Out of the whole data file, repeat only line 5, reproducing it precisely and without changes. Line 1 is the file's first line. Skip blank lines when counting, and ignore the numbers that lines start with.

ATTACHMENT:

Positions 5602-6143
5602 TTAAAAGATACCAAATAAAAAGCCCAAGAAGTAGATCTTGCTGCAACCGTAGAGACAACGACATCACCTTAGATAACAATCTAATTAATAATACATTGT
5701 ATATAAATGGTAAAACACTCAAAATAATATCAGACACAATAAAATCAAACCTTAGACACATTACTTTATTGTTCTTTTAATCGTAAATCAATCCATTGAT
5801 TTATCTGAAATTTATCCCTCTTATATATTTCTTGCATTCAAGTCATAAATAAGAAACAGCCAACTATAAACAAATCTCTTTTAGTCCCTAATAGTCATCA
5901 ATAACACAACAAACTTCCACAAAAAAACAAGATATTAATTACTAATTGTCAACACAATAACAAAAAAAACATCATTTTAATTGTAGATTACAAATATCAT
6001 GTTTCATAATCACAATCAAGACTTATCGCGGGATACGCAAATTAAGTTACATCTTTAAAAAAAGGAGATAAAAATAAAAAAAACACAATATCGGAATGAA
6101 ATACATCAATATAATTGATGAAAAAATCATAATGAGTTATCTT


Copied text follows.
5901 ATAACACAACAAACTTCCACAAAAAAACAAGATATTAATTACTAATTGTCAACACAATAACAAAAAAAACATCATTTTAATTGTAGATTACAAATATCAT